What Is An Each-Way (E/W) Bet?

Graeme
By
Posted: October 8, 2014


When betting on sports, there is nothing worse than backing a horse or a team or a player to win, only to have them finish second by the narrowest of margins. It has happened to all of us at one time or another, and there is only one way to ensure that when you lose by those tight margins, you are still a winner. That is by placing an each-way bet on your selection.

An each-way bet is a bet that consist of two halves – a bet on the selection to win, and a bet on the selection to place. So it would cost twice as much as a win bet, or you adjust your stakes accordingly. So if your player wins, you have two winnings bets – the win bet and also the place bet. If your player finishes in the places (as defined by the bookmaker), you have a losing win bet, but a winning place bet.

It is worth noting how many places a bookmaker will pay for a race or an event. For example, most golf tournaments pay the first five places when it comes to an each-way bet. So if you backed Phil Mickelson to win the 2015 US Open and he finishes fourth, your place bet would be a winner. However, the FA Cup, the Superbowl, darts tournaments and other knockout competitions tend to only pay first and second when it comes to paying places. However, the odds on a place would be better (usually half of the outright odds) than when the bookmaker pays the top five (usually one quarter of the odds).

Now, all that seems a bit difficult to remember, but it becomes even more complicated when it comes to horse racing. The amount of places paid depends on the amount of runners, and also whether the race is a handicap or not. So, we will split the races up into handicap and non-handicap races and we will use the place terms of Bet365.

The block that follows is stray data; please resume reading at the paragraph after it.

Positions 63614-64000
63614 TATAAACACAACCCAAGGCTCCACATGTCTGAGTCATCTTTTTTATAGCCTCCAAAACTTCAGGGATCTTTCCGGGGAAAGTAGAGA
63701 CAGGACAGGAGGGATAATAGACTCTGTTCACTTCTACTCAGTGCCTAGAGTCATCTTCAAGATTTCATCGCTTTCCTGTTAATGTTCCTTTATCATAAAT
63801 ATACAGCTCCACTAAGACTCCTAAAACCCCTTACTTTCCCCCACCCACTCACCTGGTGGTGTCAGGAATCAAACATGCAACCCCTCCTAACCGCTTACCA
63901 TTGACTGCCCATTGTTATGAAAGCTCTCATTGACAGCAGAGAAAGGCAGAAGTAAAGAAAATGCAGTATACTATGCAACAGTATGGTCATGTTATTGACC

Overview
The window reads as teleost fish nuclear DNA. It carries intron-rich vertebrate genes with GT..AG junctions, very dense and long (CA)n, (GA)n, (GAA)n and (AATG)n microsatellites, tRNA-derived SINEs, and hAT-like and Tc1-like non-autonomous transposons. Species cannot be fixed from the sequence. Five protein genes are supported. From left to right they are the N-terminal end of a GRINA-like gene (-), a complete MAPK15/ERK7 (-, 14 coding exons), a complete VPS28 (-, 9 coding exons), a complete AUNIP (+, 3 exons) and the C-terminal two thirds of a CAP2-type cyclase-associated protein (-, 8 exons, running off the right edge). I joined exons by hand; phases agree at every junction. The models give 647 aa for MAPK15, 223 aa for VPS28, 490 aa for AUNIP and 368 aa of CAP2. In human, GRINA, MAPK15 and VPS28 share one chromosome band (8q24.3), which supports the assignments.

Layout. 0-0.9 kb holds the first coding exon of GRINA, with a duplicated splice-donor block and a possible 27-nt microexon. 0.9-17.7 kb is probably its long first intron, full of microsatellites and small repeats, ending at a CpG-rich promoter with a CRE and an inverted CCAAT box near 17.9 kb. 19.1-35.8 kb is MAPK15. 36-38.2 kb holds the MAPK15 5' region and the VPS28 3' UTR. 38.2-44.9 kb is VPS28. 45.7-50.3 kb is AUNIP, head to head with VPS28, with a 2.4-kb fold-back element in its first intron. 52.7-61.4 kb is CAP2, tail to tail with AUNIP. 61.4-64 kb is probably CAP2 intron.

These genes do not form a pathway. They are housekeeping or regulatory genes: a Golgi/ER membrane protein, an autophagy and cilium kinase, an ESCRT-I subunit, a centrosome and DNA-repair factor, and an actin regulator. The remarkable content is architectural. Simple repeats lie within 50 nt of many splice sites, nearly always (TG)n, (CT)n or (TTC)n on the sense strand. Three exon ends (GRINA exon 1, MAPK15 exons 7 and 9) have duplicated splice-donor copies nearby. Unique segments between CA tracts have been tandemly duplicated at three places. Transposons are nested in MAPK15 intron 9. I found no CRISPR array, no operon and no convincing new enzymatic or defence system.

Handicap Races:

Up to four runners – win only
Five, six or seven runners – First and second (which pays one quarter of the win odds)
Eight, nine, ten or eleven runners – First, second and third (which pays one fifth of the win odds)
Twelve, thirteen, fourteen or fifteen runners – First, second and third (which pays one fifth of the win odds)
Sixteen or more runners – First, second, third and fourth (which pays one quarter of the win odds)

Non-Handicap Races:

Up to four runners – win only
Five, six or seven runners – First and second (which pays one quarter of the win odds)
Eight or more runners – First, second and third (which pays one fifth of the win odds)

Rules for greyhounds are exactly the same as non-handicap horse racing place terms.

It is relatively simple to work out how a winning place bet will pay – you half, third, quarter or fifth the odds that a win would pay depending on the place terms. For example, you might back Phil Mickelson to win the US Open at 16/1. So you know that if he wins, you get 16 times your stake back (plus your stake). You also know that the place terms are first five, which pays one fifth of the odds. So if he wins or finishes in the top five, it pays out 16/5 (or 3.2/1). If it was a quarter of the odds, it would be 16/4 (or 4/1), one third would be 16/3 (or 5.33/1) and one half is 16/2 (or 8/1).

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